Endoscopic Laminotomy

For patients with lumbar spinal stenosis (LSS) who have not responded to conservative treatment, there is another option before you pursue an invasive spine surgery. An endoscopic laminotomy is a minimally invasive spinal procedure that could effectively treat your symptoms, whether they are from LSS or some other spinal condition, and provide you with much-needed relief.

Almost everyone will experience some kind of spinal degeneration as they age. Lumbar spinal stenosis occurs when the spinal canal becomes narrowed. This could happen because of age or some other spine-related issue like bone spurs or herniated discs. When the spinal canal narrows, it puts pressure on the spinal nerves causing a host of adverse side effects such as back pain, leg pain, numbness or tingling, as well as other symptoms.

A traditional laminotomy is a decompressive surgical procedure that relieves pressure on the nerves and gives them more space in the spinal column by removing part of the lamina, the bony arch of the vertebra that protect the spinal cord, as well as bone spurs, herniated disc material or fatty ligaments. However, an endoscopic laminotomy is one of the least invasive surgeries for effective treatment of LSS and may provide patients with the same benefits.

What Is an Endoscopic Laminotomy?

The team at Spine Institute of North America seeks to provide conservative treatment options for lumbar spinal stenosis first and foremost. However, if these fail to treat your symptoms, your doctor may recommend an endoscopic laminotomy.

When you undergo an endoscopic laminotomy, you’ll be able to leave the surgical center the same day the procedure is performed. After being sedated, your skin is numbed, and a small incision no bigger than two centimeters is made in the target area. Generally, an X-ray taken ahead of time will allow your doctor to verify where this incision needs to be made.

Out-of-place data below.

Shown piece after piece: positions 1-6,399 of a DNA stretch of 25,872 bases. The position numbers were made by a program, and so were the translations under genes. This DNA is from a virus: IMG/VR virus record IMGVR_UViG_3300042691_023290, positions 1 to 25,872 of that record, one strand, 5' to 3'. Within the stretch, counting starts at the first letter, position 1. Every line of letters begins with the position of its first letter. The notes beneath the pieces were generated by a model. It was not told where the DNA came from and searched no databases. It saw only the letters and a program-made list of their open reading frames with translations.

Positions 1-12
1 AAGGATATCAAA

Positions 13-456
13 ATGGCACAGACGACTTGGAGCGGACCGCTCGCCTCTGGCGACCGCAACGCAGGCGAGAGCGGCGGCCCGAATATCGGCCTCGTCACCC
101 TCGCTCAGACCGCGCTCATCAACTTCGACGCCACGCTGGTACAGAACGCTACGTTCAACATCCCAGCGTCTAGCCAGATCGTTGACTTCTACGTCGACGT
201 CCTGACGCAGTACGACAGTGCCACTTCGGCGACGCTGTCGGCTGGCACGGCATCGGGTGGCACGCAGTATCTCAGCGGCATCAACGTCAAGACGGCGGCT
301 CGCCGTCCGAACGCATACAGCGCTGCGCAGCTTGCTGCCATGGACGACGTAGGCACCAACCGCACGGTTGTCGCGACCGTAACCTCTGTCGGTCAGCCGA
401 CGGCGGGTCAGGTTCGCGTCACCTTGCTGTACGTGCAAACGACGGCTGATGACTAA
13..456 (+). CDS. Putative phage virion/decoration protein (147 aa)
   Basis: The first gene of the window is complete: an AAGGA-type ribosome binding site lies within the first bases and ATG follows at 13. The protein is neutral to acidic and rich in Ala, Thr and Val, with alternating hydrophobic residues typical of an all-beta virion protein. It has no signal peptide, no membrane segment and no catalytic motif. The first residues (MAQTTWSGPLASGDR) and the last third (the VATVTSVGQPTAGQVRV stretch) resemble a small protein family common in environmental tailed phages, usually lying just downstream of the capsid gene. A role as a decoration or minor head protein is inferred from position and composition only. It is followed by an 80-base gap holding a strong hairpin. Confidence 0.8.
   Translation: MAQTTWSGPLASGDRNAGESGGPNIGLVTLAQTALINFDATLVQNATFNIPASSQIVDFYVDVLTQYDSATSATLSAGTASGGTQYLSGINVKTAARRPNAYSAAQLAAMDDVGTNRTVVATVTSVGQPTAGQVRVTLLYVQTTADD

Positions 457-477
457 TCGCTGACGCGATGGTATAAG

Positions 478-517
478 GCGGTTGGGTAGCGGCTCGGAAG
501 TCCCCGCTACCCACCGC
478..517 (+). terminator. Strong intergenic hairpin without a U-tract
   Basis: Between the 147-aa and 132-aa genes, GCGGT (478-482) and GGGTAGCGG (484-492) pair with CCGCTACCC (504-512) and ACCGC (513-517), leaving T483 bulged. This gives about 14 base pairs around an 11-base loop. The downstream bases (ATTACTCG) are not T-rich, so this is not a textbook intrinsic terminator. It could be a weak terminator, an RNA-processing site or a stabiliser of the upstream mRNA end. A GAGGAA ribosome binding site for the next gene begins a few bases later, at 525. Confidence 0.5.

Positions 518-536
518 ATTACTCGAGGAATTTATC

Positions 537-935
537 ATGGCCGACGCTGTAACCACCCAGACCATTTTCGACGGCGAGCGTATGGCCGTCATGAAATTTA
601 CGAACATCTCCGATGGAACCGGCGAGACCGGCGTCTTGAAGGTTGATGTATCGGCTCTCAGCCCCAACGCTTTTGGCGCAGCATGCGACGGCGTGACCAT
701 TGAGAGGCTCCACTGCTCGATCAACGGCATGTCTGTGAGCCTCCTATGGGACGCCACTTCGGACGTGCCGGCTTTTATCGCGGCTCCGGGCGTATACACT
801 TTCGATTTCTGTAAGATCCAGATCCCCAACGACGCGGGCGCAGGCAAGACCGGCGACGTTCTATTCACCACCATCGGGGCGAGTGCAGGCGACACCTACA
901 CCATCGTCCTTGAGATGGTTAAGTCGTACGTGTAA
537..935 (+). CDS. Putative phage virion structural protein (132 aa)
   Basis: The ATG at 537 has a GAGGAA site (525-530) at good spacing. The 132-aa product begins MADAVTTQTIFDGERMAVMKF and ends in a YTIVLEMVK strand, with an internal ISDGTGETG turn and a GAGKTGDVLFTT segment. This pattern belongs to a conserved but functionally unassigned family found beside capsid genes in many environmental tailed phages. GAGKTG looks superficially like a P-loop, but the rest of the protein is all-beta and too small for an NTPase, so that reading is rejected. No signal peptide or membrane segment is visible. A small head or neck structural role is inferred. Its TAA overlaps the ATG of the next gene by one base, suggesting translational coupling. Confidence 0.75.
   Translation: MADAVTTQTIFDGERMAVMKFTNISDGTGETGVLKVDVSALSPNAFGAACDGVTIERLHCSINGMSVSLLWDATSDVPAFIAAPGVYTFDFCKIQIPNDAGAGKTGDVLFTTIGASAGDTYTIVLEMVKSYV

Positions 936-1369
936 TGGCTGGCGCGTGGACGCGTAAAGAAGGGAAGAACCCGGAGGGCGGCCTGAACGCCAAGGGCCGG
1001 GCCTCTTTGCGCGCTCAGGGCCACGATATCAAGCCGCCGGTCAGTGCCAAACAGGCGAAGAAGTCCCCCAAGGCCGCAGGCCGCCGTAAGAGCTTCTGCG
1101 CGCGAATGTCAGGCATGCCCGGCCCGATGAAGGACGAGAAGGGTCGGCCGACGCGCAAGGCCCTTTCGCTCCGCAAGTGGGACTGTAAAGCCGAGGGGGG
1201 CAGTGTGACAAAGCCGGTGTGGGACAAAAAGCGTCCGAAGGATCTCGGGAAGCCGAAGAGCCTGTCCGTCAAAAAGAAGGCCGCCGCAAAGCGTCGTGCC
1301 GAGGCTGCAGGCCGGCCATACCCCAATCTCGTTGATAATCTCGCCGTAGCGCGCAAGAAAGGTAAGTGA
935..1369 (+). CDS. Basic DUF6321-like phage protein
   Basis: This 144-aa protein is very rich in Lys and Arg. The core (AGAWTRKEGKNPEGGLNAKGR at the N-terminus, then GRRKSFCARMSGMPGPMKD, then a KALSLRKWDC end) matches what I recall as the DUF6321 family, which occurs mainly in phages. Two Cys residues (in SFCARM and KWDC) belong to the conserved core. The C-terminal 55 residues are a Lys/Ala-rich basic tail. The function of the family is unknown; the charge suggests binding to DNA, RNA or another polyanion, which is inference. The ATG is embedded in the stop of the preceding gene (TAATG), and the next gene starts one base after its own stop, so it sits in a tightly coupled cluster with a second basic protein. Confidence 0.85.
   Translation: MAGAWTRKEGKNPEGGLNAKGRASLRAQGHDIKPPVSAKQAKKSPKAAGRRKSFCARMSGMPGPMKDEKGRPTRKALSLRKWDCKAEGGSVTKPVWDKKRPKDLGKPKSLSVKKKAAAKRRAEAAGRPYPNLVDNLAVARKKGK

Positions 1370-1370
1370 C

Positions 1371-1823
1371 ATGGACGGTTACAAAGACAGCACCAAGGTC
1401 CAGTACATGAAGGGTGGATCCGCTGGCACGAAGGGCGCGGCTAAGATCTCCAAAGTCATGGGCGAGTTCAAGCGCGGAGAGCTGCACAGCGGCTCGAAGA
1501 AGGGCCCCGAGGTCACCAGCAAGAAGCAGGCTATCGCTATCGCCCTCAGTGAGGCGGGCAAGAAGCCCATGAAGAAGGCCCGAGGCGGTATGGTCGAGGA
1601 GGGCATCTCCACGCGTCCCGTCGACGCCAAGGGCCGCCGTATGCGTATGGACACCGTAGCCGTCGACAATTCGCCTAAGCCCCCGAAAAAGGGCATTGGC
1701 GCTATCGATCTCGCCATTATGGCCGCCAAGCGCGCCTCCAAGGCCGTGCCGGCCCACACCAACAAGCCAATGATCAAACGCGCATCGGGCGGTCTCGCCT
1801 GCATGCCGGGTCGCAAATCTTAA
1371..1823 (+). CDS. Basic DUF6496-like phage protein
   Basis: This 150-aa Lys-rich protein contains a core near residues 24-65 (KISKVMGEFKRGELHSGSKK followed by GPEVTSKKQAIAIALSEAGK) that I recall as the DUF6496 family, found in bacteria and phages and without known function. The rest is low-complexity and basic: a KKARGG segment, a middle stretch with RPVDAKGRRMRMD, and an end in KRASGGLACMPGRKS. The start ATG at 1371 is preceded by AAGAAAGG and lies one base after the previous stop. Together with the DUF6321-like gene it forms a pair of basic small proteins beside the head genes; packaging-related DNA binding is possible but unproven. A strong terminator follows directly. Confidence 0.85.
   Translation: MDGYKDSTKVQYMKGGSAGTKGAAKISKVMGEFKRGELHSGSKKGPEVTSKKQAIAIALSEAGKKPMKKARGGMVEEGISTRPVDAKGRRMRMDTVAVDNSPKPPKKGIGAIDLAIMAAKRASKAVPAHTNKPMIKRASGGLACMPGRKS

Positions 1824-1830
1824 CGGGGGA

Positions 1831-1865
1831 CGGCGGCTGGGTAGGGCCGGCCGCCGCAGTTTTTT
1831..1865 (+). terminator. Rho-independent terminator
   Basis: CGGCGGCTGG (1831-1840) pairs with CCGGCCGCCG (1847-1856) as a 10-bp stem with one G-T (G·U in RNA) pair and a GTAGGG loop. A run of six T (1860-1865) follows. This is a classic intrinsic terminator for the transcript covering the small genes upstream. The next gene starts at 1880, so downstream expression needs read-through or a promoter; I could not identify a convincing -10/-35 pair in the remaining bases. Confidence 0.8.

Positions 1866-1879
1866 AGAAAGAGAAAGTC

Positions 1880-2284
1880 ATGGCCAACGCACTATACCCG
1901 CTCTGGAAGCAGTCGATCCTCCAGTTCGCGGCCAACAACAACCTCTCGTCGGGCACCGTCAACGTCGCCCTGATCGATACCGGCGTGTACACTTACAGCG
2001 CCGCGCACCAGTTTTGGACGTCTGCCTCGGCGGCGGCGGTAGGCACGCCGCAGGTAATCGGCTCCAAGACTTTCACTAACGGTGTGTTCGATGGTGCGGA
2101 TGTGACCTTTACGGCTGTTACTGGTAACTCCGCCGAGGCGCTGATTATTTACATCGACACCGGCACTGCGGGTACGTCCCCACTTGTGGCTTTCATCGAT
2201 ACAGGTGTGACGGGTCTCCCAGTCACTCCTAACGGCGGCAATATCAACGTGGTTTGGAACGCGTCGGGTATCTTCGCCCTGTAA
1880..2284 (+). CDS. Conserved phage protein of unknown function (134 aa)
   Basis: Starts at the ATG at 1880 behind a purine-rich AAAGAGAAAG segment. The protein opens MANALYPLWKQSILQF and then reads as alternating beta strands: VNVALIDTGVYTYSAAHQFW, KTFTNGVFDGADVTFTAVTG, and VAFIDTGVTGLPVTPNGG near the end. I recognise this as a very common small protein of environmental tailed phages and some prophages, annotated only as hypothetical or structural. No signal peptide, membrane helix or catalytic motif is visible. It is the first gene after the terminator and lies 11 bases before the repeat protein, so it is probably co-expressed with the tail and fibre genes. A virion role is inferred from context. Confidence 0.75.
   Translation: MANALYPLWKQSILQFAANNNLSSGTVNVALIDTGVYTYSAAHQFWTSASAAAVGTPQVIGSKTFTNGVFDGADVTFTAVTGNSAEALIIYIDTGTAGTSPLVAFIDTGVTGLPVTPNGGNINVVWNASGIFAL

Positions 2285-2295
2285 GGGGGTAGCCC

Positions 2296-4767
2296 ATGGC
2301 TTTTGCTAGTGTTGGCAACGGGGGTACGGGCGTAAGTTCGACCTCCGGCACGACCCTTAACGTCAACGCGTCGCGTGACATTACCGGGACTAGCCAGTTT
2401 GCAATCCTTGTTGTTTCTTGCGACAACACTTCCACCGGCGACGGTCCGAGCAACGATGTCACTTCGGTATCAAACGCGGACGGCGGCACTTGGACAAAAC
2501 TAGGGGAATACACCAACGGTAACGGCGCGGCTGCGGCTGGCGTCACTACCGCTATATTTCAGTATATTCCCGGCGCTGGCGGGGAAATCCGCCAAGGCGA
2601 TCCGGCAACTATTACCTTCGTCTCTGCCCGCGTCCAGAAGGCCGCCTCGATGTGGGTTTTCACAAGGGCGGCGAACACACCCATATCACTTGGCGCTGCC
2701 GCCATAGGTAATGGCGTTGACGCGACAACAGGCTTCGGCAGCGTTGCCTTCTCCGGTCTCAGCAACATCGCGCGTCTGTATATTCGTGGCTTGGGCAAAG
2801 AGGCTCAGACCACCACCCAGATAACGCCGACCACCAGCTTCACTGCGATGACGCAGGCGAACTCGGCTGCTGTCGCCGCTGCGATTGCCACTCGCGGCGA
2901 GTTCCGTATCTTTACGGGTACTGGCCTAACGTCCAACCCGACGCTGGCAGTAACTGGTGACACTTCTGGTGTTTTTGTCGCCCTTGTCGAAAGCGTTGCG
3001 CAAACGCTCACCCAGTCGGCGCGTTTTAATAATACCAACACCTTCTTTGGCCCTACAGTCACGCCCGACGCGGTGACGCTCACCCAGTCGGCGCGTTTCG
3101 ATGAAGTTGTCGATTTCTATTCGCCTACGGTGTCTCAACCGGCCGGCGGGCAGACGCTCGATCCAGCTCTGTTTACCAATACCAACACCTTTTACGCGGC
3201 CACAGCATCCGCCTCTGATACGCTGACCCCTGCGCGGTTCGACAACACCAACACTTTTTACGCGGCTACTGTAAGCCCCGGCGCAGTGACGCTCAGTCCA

During the procedure, the surgeon creates an opening of the lamina above and below the spinal disc to relieve nerve compression. If some of your pain is caused by a herniated disc, then the surgeon can also address this concern at the same time.

What Conditions Does an Endoscopic Laminotomy Treat?

An endoscopic laminotomy can help treat the following conditions:

What Is the Success Rate for an Endoscopic Laminotomy?

At Spine Institute of North America, our patients have achieved overwhelming success in the relief of adverse symptoms associated with lumbar spinal stenosis through this procedure. Our results are confirmed by research showing that almost all patients who undergo an endoscopic laminotomy report a significantly lower level of disability and pain severity after the procedure is complete.

Who Is a Candidate for This Procedure?

Endoscopic laminotomies are the perfect solution for those who have exhausted conservative options in the treatment of their LSS and other related conditions. It is minimally invasive, especially when compared to a traditional laminotomy. However, your physician at Spine Institute of North America will examine your specific circumstances before determining if this treatment is right for you.

What Are the Advantages of an Endoscopic Laminotomy?

Some of the advantages you can expect from pursuing an endoscopic laminotomy to treat your condition include:

  • Minimally invasive procedure and a shorter recovery time
  • Extremely high success rates
  • Almost no blood loss, or very minimal loss
  • Requires only local anesthesia
  • Preservation of spinal mobility
  • Requires only a small incision
  • Minimal scar formation
  • Requires no hospitalization — surgery is an outpatient procedure with patients going home the same day

What Is Recovery Like After an Endoscopic Laminotomy?

An endoscopic laminotomy generally takes just over an hour to complete. Unlike invasive open spine surgery, it’s an outpatient procedure that does not require patients to stay in the hospital. In fact, patients can go home the same day the procedure is performed. Because there is less blood loss, and the surrounding tissue receives less disruption, patients experience far less postoperative pain. This means they don’t require as much pain medication.

Your doctor may recommend postoperative exercises. Also, they will discuss with you as to when you can go back to work and resume your normal level of activity.

Find out More at Spine Institute of North America

If lumbar spinal stenosis is negatively impacting your life or if you are experiencing adverse symptoms related to your back pain, then it’s time to make an appointment at Spine Institute of North America. Our team of doctors will work with you to find an appropriate treatment that will help you live a fuller and more active life. Contact us today to find out more.